The pictures and text on the eBay page you have linked imply that the relay you have bought should work for your application. I say that because they do claim (at least) that the product is set up for use with Raspberry Pi and Arduino; the pictures show what appears to be peripheral circuitry that might be level shifters to take the 3.3v output at your GPIO pins, and drive the relay. If that's the case, you should be able to control your mag lock directly from an appropriate GPIO pin. If not, please refer to this answer for some ideas on how to interface a relay to the RPi GPIO.
You are correct that the RPi won't supply the 12 v you need for the mag lock. You'll need to supply 12 VDC... it won't come directly from "the wall" as "wall outlets" provide 220v/50 Hz AC (or 120v/60 Hz in the US). However, a standard "wall wart" rated at 12 vdc that plugs into the "the wall" will supply the power you need (probably what you meant, just making sure). The current required from your "wall wart" will likely not be more than 1-2 amps, but you should be able to get that specification from your mag lock vendor.
The hookup between the RPi, your relay board and mag lock are shown in the diagram below.
Since the specs on the relay are so "iffy", you should proceed with caution. Ideally, you would apply power to the relay board (disconnected from your RPi), then measure the voltage at the relay board's input pin(s). If they're 0 volts, then apply 3.3V from an external source to the input to test function of the relay's contacts. You may also want to control an LED before you connect your mag lock. This advice is offered to: a) protect your RPi, and b) avoid wasting time and effort with a useless "relay board".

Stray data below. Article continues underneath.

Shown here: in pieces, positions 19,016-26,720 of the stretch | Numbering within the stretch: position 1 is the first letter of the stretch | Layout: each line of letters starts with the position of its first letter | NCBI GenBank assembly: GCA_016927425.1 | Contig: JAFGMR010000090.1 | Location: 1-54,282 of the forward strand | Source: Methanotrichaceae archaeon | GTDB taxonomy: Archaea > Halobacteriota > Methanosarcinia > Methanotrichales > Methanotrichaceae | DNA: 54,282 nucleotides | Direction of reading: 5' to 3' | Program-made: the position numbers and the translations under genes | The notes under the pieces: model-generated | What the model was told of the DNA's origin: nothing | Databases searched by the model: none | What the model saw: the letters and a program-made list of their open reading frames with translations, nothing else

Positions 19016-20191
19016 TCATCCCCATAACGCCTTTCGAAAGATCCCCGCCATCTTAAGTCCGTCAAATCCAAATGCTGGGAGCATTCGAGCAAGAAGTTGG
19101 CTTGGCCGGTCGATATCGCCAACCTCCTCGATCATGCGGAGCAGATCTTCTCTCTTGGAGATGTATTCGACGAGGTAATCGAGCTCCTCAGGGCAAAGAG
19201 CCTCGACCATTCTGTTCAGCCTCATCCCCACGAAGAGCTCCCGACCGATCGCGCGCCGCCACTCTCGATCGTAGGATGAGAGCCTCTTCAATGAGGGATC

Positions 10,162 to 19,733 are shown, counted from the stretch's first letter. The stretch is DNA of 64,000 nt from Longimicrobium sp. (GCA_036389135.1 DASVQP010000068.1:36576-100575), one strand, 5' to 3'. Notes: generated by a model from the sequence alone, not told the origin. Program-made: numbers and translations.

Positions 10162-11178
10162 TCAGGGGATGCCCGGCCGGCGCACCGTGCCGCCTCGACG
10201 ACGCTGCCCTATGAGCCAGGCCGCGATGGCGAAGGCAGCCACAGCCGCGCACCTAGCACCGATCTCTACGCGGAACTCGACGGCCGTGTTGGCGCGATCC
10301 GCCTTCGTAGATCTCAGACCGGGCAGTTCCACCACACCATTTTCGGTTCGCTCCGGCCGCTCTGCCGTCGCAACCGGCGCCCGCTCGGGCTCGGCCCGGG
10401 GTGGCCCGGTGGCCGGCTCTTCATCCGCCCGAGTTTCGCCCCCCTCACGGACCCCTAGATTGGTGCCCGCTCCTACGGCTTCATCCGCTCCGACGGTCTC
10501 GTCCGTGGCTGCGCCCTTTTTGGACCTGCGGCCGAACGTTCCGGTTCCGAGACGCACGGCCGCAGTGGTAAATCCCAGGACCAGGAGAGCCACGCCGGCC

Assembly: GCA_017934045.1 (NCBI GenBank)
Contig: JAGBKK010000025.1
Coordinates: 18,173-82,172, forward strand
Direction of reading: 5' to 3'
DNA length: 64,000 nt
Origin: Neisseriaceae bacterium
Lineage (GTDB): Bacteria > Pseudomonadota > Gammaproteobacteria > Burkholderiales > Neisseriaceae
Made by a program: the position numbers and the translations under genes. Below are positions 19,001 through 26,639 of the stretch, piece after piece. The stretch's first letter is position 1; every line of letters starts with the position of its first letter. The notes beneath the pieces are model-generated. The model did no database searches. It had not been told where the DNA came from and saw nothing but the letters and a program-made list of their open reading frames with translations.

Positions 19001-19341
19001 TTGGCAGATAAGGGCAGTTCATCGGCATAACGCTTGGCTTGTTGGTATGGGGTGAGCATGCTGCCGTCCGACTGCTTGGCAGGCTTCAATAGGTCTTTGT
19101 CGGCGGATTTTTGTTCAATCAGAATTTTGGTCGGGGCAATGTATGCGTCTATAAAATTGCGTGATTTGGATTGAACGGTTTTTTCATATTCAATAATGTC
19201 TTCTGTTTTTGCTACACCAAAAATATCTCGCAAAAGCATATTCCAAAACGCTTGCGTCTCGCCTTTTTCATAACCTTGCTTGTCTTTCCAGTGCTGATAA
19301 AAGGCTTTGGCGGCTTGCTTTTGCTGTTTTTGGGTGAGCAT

One other point: The relay coils in your relay board & the MagLock device will have an "inductive kick" when current flow through them is stopped. It is important to the reliability of your RPi and your circuit that that this "inductive kick" be suppressed at its source. Failure to suppress "inductive kick" will lead to potential malfunctions & reduced component life.
The "inductive kick" suppression may have been incorporated in the design of the MagLock device, and the relay board, but you should check the specs/schematics to verify this. If not, you should add that yourself. This can typically be done with 1 or 2 components. If after reviewing the documentation you're still unsure, re-post here, and we'll come up with a simple "protective circuit" to keep your RPi and your relay board out of harm's way.
simulate this circuit – Schematic created using CircuitLab